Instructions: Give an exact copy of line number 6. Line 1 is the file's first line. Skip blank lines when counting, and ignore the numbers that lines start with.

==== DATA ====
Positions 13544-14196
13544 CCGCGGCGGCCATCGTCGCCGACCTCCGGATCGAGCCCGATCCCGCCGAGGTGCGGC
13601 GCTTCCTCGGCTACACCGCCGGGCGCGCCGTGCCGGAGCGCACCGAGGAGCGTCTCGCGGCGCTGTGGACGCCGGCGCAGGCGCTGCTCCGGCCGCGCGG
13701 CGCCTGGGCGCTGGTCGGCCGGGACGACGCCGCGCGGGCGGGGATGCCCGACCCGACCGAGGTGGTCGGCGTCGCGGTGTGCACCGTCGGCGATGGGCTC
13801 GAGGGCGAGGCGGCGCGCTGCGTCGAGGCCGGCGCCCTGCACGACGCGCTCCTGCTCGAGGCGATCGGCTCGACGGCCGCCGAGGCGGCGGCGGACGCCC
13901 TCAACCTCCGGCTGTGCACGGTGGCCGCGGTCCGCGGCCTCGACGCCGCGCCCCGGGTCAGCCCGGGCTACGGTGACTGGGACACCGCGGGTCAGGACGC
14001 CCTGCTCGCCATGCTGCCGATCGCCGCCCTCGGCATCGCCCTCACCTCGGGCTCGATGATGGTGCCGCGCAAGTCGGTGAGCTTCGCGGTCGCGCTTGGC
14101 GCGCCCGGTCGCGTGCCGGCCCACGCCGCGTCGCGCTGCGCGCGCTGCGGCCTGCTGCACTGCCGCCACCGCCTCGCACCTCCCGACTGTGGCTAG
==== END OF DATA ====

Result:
13901 TCAACCTCCGGCTGTGCACGGTGGCCGCGGTCCGCGGCCTCGACGCCGCGCCCCGGGTCAGCCCGGGCTACGGTGACTGGGACACCGCGGGTCAGGACGC